• Figure 2A: This is one of the most common cases of edge-effect, where the outer rows of the assay plate display the highest signal, with decreasing intensity moving towards the center rows. This is due to temperature gradients, where the biological activity (e.g. enzymatic activity or rapid growth of bacteria expressing reporter genes, typically in assays with shorter incubation time) is higher at the more elevated temperature of the outer wells. The bowl-shaped effect can be upside down, in which case evaporation in the outer wells due to prolonged incubations lowers the intensity, being commonly seen in assays involving slow-growing cell (typically in assays with extended incubation time).

  • Figure 2B: Edge-effect with a linear profile, with the highest intensity observed in the last row.

  • Figure 2C: Another edge-effect profile, with the intensity values decreasing from the first column to the last.

  • Figure 2D: Linear edge-effect, with the highest signal observed in the last column.

  • Figure 3A: The lack of consistency in reagent preparation for each run leads to variations in signal intensity for the cumulative data points. In this specific example, there is uniformity in all three assay plates for a given run, but inconsistencies are observed among experiments performed in the three separate days. Batch to batch variation is typical when dealing with cell-based assays, particularly with transient transfection. Enzymatic assays with substrate concentrations at or below the Km are markedly sensitive to small concentration changes. Reagent instability during long-term storage can also lead to signal heterogeneity. These issues might not be of great concern if the signal window is adequate and the signal is normalized to internal controls (“in-plate controls”). It is therefore important to include such internal controls in each plate.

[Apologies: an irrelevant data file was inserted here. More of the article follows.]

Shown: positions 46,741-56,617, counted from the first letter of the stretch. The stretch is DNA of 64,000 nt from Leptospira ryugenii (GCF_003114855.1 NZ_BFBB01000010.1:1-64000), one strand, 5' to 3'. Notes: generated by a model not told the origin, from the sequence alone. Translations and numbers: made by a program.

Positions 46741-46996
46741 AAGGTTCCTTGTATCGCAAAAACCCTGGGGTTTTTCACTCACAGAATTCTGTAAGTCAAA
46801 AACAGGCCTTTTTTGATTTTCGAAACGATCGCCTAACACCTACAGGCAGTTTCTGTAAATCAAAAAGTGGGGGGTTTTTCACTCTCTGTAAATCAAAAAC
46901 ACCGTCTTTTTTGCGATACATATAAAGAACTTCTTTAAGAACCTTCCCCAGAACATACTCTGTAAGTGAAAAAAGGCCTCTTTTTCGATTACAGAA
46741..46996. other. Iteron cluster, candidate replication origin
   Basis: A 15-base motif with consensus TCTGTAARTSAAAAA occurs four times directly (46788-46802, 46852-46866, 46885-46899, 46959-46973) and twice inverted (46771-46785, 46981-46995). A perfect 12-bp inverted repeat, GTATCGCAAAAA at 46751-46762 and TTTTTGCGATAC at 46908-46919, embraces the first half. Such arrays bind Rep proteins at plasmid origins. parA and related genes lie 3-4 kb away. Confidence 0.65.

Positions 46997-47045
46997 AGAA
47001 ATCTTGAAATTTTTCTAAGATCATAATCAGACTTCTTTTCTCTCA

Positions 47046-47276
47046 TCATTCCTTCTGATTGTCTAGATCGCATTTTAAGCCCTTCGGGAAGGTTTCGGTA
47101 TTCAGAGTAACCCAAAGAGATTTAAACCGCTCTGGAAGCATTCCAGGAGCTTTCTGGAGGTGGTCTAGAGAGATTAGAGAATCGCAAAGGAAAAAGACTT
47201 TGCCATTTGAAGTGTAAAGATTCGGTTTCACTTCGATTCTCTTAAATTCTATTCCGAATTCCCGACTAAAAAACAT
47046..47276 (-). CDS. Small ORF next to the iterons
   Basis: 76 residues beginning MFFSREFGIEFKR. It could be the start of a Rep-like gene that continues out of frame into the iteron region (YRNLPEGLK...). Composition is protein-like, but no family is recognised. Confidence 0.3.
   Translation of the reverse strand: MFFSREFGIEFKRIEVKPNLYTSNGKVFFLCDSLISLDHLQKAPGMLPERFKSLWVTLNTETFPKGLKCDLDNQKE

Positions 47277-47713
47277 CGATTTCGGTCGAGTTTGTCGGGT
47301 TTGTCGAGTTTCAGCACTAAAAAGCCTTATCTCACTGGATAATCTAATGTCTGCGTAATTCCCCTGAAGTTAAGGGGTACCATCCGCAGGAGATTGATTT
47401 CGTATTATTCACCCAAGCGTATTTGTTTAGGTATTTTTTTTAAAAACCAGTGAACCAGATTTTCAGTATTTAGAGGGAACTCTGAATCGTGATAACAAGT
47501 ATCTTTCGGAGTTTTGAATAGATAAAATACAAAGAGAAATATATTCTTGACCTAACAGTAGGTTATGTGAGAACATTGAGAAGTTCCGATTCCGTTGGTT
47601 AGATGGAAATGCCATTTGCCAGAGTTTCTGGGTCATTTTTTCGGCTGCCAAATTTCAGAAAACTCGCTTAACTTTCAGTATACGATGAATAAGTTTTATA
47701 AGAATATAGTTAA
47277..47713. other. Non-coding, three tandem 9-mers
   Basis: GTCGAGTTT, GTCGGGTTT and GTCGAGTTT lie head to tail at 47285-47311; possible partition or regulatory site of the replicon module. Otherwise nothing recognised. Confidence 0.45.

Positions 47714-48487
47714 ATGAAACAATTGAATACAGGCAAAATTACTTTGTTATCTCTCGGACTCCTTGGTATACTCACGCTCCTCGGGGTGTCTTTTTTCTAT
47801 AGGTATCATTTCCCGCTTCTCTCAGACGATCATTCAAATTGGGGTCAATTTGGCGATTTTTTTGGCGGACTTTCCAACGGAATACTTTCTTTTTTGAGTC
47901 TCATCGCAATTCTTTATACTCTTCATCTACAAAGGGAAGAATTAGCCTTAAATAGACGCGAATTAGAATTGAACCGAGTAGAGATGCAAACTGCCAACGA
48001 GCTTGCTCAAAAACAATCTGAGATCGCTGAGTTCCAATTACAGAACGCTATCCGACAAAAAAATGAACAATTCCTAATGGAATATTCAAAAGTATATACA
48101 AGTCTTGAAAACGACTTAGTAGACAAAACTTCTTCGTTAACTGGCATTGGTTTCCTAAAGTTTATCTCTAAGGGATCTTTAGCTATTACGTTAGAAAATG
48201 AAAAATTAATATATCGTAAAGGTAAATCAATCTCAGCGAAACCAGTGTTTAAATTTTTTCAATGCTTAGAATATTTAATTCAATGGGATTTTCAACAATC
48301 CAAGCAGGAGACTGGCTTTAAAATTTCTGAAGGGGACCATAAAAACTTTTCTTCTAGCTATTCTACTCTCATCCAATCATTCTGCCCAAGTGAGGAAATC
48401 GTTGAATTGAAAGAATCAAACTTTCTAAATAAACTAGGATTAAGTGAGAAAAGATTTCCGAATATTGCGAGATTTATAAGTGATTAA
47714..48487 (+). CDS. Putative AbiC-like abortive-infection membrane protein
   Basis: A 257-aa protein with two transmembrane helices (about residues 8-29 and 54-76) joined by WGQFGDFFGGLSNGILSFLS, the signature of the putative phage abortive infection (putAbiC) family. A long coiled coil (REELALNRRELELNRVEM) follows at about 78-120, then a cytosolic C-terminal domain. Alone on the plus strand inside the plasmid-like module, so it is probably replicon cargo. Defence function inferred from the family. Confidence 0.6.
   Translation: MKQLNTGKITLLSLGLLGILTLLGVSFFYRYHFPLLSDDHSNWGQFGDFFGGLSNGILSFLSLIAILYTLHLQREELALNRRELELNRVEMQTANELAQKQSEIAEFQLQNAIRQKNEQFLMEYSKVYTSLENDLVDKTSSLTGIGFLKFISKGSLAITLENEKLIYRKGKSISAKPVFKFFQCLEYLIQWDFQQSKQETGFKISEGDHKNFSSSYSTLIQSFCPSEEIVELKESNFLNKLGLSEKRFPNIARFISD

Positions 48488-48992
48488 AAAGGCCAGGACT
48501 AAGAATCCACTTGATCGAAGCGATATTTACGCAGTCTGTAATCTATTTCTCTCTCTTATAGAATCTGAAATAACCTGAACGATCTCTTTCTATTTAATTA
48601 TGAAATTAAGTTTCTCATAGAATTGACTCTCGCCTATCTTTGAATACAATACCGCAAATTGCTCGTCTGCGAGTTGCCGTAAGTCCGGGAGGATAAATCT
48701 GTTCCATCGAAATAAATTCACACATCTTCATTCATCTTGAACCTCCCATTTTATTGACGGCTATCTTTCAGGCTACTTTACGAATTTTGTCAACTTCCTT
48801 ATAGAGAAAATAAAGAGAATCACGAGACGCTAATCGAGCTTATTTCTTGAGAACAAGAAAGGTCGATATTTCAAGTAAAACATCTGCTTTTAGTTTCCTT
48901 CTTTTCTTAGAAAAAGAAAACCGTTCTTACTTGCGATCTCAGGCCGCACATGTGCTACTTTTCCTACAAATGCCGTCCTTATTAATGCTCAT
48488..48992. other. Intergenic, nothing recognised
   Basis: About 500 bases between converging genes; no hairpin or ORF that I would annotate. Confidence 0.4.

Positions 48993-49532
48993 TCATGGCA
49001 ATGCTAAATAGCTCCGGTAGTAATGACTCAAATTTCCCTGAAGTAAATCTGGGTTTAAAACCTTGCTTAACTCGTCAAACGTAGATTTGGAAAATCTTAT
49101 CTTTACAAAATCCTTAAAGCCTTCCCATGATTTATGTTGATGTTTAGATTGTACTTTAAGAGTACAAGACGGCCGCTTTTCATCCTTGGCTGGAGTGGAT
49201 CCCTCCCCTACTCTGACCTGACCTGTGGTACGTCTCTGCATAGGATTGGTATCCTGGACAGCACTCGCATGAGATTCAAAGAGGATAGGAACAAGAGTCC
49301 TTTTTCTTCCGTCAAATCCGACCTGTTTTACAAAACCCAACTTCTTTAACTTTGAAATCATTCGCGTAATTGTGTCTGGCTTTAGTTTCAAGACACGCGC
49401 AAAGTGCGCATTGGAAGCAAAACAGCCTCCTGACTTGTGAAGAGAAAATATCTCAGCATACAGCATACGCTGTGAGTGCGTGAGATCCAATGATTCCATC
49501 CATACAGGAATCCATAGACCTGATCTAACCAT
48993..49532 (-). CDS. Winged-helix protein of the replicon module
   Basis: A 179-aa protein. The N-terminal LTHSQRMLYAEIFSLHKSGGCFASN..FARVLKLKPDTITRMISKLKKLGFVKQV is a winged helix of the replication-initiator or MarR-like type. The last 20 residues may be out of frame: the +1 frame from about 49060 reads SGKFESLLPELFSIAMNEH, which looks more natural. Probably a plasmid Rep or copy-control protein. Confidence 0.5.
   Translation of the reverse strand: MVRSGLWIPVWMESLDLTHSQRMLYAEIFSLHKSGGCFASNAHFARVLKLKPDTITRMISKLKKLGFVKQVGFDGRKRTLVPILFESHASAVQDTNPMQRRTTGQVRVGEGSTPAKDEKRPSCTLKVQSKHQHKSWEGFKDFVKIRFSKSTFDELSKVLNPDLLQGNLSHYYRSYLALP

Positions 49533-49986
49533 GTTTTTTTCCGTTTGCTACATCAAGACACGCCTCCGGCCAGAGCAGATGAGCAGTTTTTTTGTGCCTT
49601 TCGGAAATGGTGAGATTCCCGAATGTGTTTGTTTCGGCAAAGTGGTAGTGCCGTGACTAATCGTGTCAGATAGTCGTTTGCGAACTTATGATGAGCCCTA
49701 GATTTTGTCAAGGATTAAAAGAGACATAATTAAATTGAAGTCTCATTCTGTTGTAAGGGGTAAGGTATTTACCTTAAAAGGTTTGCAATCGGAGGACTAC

• Figure 3B: Pintool devices are commonly found in screening facilities, which are utilized to transfer compounds from a compound stock plate to the assay plate. It is a contact-based liquid handler, requiring direct physical contact with the fluid to be transferred. As such, it is susceptible to cross-contamination if compounds adsorb avidly at the pins, or if the washing steps between transfers are not adequate. The assay validation protocol described in this chapter makes use of compounds arranged in three different layouts, so pins exposed to compounds in the first plate (corresponding to columns with “low” or “medium” signals in an inhibition/antagonistic assay) can release the chemicals in the second or even third plate, affecting mostly the “high” signal corresponding to columns with negative control (dimethyl sulfoxide, DMSO). The opposite effect would be observed in experiments with agonistic mode. During screening, normally the same well positions for all plates are allocated for control compounds, so carry-over in this instance is not relevant. However, it is an indication that the pin washing protocol may not be appropriate for the compounds to be screened. In addition, compound build-up at the pins due to inappropriate washing can affect the signal quality of the controls over time (as discussed in greater length below in sections 4. and 5.).

Figure 2.

Contribution of edge-effects to the signal pattern commonly encountered during assay validation.

Figure 3.